Friday, November 13, 2009

Myanmar junta leader 'thrilled' to be in Sri Lanka

Myanmar's junta leader General Than Shwe said he was "thrilled" to be in Sri Lanka, where he was given a 21-gun salute and an elaborate red-carpet welcome at the start of his four-day state visit Thursday.

"Sri Lanka and Myanmar have a history of close Buddhist ties," he said during a meeting with Sri Lanka's foreign minister Rohitha Bogollagama in the central Buddhist pilgrim city of Kandy.

Than Shwe, who is on his first visit to the island and comes with a 26-member delegation, said he was looking forward to touring Buddhist shrines during his stay, before leaving on Sunday.

Speaking through a translator, the reclusive junta leader looked relaxed in a dark grey pin-striped suit and nodded when Bogollagama said he hoped the visit would also explore avenues for economic co-operation.

"We warmly welcome you, your excellency," Bogollagama said during the meeting in a heavily guarded deluxe hotel in Kandy, 115 kilometers (72 miles) northeast of Colombo.

Than Shwe was due to meet Sri Lankan President Mahinda Rajapakse later Thursday. Rajapakse welcomed him earlier at the Bandaranaike International Airport.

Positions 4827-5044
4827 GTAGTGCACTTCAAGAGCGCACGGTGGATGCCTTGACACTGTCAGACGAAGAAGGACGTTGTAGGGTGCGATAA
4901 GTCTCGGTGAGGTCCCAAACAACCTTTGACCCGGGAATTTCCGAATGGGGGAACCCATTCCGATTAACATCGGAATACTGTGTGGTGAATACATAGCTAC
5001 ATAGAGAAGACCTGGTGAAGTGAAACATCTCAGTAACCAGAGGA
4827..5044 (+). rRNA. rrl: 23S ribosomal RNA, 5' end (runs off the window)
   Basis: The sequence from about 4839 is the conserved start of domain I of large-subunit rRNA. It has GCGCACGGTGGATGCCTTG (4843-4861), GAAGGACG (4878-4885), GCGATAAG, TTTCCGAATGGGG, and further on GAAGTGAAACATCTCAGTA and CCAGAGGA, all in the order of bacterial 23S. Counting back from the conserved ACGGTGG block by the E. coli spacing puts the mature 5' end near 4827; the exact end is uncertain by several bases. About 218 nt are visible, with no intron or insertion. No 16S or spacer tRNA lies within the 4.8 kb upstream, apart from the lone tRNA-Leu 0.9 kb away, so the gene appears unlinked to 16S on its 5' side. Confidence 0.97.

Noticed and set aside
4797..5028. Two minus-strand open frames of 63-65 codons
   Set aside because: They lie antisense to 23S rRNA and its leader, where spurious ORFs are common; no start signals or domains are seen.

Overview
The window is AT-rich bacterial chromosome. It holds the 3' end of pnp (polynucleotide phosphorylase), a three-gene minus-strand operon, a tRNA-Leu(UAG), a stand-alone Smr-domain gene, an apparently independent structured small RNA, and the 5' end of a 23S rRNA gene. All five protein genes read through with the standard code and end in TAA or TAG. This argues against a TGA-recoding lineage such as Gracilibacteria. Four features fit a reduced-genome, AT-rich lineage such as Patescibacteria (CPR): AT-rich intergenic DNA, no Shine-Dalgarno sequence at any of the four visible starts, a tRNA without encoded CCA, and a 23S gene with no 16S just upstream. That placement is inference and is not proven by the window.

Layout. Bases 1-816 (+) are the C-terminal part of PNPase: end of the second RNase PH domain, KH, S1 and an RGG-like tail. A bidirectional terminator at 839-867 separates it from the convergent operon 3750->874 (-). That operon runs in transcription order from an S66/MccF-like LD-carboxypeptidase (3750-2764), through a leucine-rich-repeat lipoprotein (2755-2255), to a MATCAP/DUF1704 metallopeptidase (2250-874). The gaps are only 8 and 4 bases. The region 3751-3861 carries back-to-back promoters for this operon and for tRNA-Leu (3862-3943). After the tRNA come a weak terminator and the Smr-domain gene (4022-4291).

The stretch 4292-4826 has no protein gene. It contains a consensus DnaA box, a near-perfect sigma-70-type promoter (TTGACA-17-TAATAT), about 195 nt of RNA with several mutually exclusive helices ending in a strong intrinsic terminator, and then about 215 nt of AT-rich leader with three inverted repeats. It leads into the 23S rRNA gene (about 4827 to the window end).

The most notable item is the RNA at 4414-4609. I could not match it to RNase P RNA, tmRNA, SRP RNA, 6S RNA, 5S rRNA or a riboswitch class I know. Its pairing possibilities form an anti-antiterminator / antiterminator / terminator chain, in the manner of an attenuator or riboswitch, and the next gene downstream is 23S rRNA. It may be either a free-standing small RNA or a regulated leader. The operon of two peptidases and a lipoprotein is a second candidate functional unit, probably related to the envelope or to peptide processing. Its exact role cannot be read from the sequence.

Sri Lanka and Myanmar both practise Theravada Buddhism and have had cultural and religious ties since the 11th century.

Myanmar monks living in Sri Lanka have warned Colombo that its increasingly close relations with Myanmar's military regime would further raise international concern over the island's rights record.

In a statement on Wednesday, the monks said Rajapakse was "foolish" to become associated with Than Shwe.

A spokesman for the monks said they were not demonstrating against Than Shwe's visit due to safety fears.

"The Sri Lankan government has very good relations with the junta and if we demonstrate they could use force against us," a monk, who identified himself as Nyanasyri, told AFP.

Than Shwe is to spend two days in Kandy and then travel to the ancient site of Anuradhapura to visit more Buddhist sites.

The junta leader is due to receive blessings from Buddhist monks at a temple outside the capital Colombo on Sunday before he leaves.

Rajapakse visited Myanmar in June and thanked the junta for providing relief supplies for Sri Lankan civilians displaced earlier this year during the final stages of fighting between troops and separatist Tamil rebels.


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